Pancreatic adenocarcinoma has one of the worse prognoses of any cancer with a 5-year survival of only 3%. Pancreatic cancer displays one of the most prominent stromal reactions of all tumors and it is evident that this is a key contributing factor to disease outcome. The tumor microenvironment of pancreatic cancer harbors a wide spectrum of cell types and a complex network of mechanisms which all serve to promote tumor progression. It is clear that the symbiotic relationship between pancreatic cancer cells and stellate cells is the chief factor creating this unique tumor milieu. Pancreatic stellate cells play critical roles in evasion of cancer cell apoptosis, invasion and metastases, angiogenesis, and promotion of an immunosuppressive environment, all key hallmarks of malignancy. Existing treatments for pancreatic cancer focus on targeting the cancer cells rather than the whole tumor, of which cancer cells represent a small proportion. It is now increasingly evident that research targeted towards the interactions between these cell types, ideally at an early stage of tumor development, is imperative in order to propel the way forward to more effective treatments.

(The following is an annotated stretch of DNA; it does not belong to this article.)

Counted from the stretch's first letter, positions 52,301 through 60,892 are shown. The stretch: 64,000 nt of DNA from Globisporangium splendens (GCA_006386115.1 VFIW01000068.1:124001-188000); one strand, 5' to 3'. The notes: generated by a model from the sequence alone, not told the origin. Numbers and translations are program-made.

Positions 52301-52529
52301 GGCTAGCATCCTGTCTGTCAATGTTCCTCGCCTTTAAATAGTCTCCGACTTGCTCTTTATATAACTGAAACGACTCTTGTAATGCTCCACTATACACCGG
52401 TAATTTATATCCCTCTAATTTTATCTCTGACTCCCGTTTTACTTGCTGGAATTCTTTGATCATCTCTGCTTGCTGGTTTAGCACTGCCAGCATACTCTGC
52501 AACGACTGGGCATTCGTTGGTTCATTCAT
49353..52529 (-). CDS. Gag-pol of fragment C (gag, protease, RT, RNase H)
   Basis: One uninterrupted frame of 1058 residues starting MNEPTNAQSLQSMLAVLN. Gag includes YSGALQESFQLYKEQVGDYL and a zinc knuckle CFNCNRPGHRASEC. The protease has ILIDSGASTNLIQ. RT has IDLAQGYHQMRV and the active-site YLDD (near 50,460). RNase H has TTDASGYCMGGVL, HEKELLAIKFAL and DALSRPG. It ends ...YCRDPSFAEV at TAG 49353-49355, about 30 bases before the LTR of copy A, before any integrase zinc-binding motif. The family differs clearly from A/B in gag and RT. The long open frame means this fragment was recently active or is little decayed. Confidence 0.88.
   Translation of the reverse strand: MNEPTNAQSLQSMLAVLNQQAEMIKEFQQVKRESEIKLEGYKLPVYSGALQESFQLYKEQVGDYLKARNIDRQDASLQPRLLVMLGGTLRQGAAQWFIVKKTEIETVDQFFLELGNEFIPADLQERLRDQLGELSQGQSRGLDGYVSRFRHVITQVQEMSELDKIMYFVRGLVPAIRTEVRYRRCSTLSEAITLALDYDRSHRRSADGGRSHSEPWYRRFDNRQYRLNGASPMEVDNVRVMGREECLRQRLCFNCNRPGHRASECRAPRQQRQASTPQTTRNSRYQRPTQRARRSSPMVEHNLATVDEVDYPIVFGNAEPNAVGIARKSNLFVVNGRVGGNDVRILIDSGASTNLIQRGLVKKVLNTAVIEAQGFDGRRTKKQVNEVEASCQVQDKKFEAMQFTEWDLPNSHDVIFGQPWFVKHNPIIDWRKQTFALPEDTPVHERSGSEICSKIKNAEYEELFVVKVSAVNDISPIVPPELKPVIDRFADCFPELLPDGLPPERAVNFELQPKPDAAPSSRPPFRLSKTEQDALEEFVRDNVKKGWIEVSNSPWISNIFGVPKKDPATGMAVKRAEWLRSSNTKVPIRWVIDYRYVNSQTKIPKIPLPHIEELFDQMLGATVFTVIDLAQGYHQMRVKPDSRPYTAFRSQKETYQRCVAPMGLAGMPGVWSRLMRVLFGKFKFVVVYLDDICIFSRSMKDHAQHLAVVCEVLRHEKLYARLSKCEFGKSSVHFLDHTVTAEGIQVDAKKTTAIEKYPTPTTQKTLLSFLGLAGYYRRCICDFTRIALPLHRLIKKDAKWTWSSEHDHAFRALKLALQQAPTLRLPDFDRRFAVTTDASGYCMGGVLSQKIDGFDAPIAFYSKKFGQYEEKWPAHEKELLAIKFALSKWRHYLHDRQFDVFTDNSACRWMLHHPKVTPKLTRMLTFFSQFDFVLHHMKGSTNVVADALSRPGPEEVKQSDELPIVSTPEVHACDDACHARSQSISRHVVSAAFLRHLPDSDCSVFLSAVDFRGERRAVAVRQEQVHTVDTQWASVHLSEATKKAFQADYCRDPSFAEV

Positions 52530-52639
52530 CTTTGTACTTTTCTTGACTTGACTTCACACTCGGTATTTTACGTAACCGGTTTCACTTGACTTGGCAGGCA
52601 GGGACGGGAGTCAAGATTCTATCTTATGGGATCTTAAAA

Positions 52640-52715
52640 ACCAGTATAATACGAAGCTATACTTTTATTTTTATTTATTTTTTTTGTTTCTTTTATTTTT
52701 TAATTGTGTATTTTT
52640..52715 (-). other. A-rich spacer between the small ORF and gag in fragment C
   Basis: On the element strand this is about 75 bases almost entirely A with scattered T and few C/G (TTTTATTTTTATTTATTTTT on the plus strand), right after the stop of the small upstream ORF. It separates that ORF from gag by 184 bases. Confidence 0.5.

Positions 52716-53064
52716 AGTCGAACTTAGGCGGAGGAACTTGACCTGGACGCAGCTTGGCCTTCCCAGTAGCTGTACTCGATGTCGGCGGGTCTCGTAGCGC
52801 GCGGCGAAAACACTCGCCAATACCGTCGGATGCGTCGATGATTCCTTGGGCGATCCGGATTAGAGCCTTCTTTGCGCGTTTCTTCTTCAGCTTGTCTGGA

Copyright © 2012 IAP and EPC. Published by Elsevier B.V. All rights reserved.